While such a sample is arguably insufficient for conducting a systematic review, it should be understood that it was most likely caused by the narrow scope of the inquiry and the rejection of cross-sectional studies that allowed for a more reliable result. Finally, Hill (2017) utilized 58 articles, all of which were verified for relevance, which can be considered a sufficient amount for the systematic review.
A Comparison of the Limitations of the Study
A study by Dabney and Kalisch (2015) has several limitations. For instance, the demographic data was not included in the analysis, which means that the applicability of the findings could not be established. In addition, the authors used a convenience sample, which means that the findings are not representative. Cho et al. (2016) specified that the cross-sectional method employed by their team could not be used to establish the causality among variables.
In addition, the data was based on the self-reports by the nurses rather than an objective evaluation, which reduces the study’s objectivity. Finally, the obtained results were not positively verified for clinical significance despite the conclusive statistical significance determined by the analysis. McHugh et al. (2016) also point out that the cross-sectional design of their study prevents the researchers from definitively establishing the causality and the convenience nature of the sampling procedure undermines the reliability of the data.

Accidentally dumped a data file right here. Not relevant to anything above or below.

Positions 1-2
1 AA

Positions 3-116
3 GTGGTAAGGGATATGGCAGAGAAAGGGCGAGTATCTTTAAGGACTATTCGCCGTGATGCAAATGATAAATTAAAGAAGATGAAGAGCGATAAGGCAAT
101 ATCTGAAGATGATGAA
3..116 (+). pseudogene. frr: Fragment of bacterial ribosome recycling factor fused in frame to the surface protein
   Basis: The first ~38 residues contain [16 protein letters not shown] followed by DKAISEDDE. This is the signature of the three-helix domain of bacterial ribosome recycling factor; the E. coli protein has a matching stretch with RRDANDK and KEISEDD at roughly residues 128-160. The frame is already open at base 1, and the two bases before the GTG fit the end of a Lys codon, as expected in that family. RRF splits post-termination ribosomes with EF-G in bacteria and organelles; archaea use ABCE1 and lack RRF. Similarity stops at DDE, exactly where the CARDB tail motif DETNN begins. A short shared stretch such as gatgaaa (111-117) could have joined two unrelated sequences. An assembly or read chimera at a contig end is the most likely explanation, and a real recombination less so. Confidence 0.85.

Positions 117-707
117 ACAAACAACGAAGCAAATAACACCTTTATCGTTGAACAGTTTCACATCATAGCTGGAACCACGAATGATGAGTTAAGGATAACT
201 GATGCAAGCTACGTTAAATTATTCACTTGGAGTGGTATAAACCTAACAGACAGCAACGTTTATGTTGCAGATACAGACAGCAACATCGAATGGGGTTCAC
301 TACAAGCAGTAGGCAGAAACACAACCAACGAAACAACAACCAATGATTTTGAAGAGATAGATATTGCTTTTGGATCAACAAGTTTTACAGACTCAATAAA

In addition, the established relationship may be subject to certain confounding variables that may have been overlooked during the design phase. Backhaus et al. (2014) identify an inconsistency in the data selection criteria that permitted using longitudinal studies with no initial baseline measurement as well as the lack of uniformity of scales used in the initial studies. Hill (2017) does not identify the limitations, although it is apparent that the lack of uniformity across the sample and the inclusion of cross-sectional studies are two of the most evident limitations.
Despite the significant coverage in the current academic literature, several gaps can be identified in the understanding of the issue. Based on the literature review, it would be reasonable to suggest a longitudinal study with a properly conducted baseline measurement to eliminate ambiguity. It is also necessary to conduct a systematic review that would exclude results based on self-reports and establish the clinical significance of the outcomes obtained by the previous researchers.
Backhaus, R., Verbeek, H., van Rossum, E., Capezuti, E., & Hamers, J. P. (2014). Nurse staffing impact on quality of care in nursing homes: A systematic review of longitudinal studies. Journal of the American Medical Directors Association, 15(6), 383-393.
Cho, E., Lee, N. J., Kim, E. Y., Kim, S., Lee, K., Park, K. O., & Sung, Y. H. (2016). Nurse staffing level and overtime associated with patient safety, quality of care, and care left undone in hospitals: A cross-sectional study. International Journal of Nursing Studies, 60, 263-271.
Dabney, B. W., & Kalisch, B. J. (2015). Nurse staffing levels and patient-reported missed nursing care. Journal of Nursing Care Quality, 30(4), 306-312.
Hill, B. (2017). Do nurse-staffing levels affect patient mortality in acute secondary care? British Journal of Nursing, 26(12), 698-704.
McHugh, M. D., Rochman, M. F., Sloane, D. M., Berg, R. A., Mancini, M. E., Nadkarni, V. M.,… Aiken, L. H. (2016). Better nurse staffing and nurse work environments associated with increased survival of in-hospital cardiac arrest patients. Medical Care, 54(1), 74-80.